Bob Stewart (politician)
Robert J. Stewart (16 February 1877 – 1971), known as Bob Stewart, was a member of the Communist Party of Great Britain (CPGB) and was in charge of the underground cell which, in the 1930s, operated a clandestine transmitter in Wimbledon that relayed information between the CPGB and the Comintern in Moscow. He was the CPGB's spymaster and, at one stage, controlled the Cambridge Five.
Stewart was born in Eassie, Angus, in Scotland, but grew up in Dundee. Stewart trained as a ship's carpenter from the age of twelve. He joined the Amalgamated Association of Carpenters and Joiners and was soon elected to the local management committee.
In the early 20th century Stewart moved to South Africa, but returned to Dundee to become the full-time organiser of the Scottish Prohibition Party. In 1908, he was elected to the town council, but he soon led a Marxist and anti-religious split, the Prohibition and Reform Party. In 1911, he became the full-time organiser of this organisation.
During the 1910s, Stewart worked as an organiser for the Scottish Horse and Motormen's Union and then the No Conscription Fellowship. He was imprisoned for opposition to World War I, then served in the British Army from 1917 to 1919. In these two years, he was court-martialed four times.
Stewart's party restarted activity in after he was released, and it was renamed the Socialist Prohibition Party. He began working with the Communist Unity Group and was a founder member of the CPGB, serving on its first Executive Committee. He stood for the party in the Dundee Town Council election in June 1921, polling 6,160 votes, and two months later in a by-election at Caerphilly. In 1922, he was appointed as the party's Scottish organiser, but was imprisoned for six months for sedition.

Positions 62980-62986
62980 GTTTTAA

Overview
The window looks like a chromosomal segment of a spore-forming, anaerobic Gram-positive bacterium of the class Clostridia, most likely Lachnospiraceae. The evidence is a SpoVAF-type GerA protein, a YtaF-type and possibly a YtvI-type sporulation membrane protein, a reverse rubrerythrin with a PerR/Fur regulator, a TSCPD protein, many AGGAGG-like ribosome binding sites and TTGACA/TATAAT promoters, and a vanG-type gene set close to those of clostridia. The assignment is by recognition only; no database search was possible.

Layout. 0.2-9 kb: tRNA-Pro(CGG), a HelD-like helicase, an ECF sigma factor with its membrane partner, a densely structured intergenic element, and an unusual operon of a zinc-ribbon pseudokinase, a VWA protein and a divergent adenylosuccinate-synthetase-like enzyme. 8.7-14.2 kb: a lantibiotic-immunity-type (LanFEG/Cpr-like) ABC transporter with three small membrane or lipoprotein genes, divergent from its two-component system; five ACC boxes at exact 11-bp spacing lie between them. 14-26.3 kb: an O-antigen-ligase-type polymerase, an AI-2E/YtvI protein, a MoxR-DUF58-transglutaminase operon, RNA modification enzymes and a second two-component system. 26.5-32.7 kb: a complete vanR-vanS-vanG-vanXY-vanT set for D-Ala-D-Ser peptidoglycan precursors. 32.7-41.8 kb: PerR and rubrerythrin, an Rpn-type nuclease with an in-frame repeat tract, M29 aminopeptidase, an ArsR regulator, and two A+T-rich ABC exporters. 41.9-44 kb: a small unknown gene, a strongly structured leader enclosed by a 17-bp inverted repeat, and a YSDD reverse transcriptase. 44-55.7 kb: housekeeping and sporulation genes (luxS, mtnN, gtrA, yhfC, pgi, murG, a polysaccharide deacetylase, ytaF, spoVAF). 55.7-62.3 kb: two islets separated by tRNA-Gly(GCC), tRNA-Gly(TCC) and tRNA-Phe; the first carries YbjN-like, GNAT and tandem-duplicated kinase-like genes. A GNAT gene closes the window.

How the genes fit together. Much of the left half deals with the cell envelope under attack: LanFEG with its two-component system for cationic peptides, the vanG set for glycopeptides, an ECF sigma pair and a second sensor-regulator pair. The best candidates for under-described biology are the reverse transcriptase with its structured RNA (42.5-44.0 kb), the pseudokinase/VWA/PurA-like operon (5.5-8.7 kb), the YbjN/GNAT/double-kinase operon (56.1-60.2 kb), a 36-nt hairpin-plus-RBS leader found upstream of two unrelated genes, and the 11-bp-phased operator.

In 1923, Stewart went to work for the Comintern in Moscow, but stood in Dundee at the 1924, 1929 and 1931 general elections - in 1931, he took 10,261 votes. In 1925 he served as Acting General Secretary of the party, while the rest of the party leadership were in prison.
Stewart remained on the party's Executive Committee until 1936, when he became secretary of the Control Commission, the party's disciplinary body.
Stewart moved to Moscow in early 1923 to work at Comintern headquarters. While there, he met several key Soviet leaders and attended Lenin’s funeral. He was sent by the Comintern to many parts of Europe, because his British passport enabled him to travel at will. In 1924, he was sent to Ireland to assist in the creation of a Communist Party there.
As the British representative on Comintern, Stewart attracted considerable attention from the British authorities. The three volumes of Bob Stewart's MIS file open in September 1920 with a report from SIS that identified him as a Communist and 'a secret agent for England on behalf of the Third International'.
Files on him are available in the National Archives at Kew. One of the bundles, covering the period 1927-31, covers Stewart's contacts with Norwegian and Chinese communists in 1927. It also includes reports from an informant in Ireland about Stewart's activities there, including, in 1929-1930, contacts between the Irish Republican Army and the CPGB.
He published an account of his work, Breaking the Fetters, in 1967.
- Nigel West (2005). Mask: Mi5's Penetration Of The Communist Party Of Great Britain. ISBN 0-415-35145-6.
- "Bob Stewart", Communist Biographies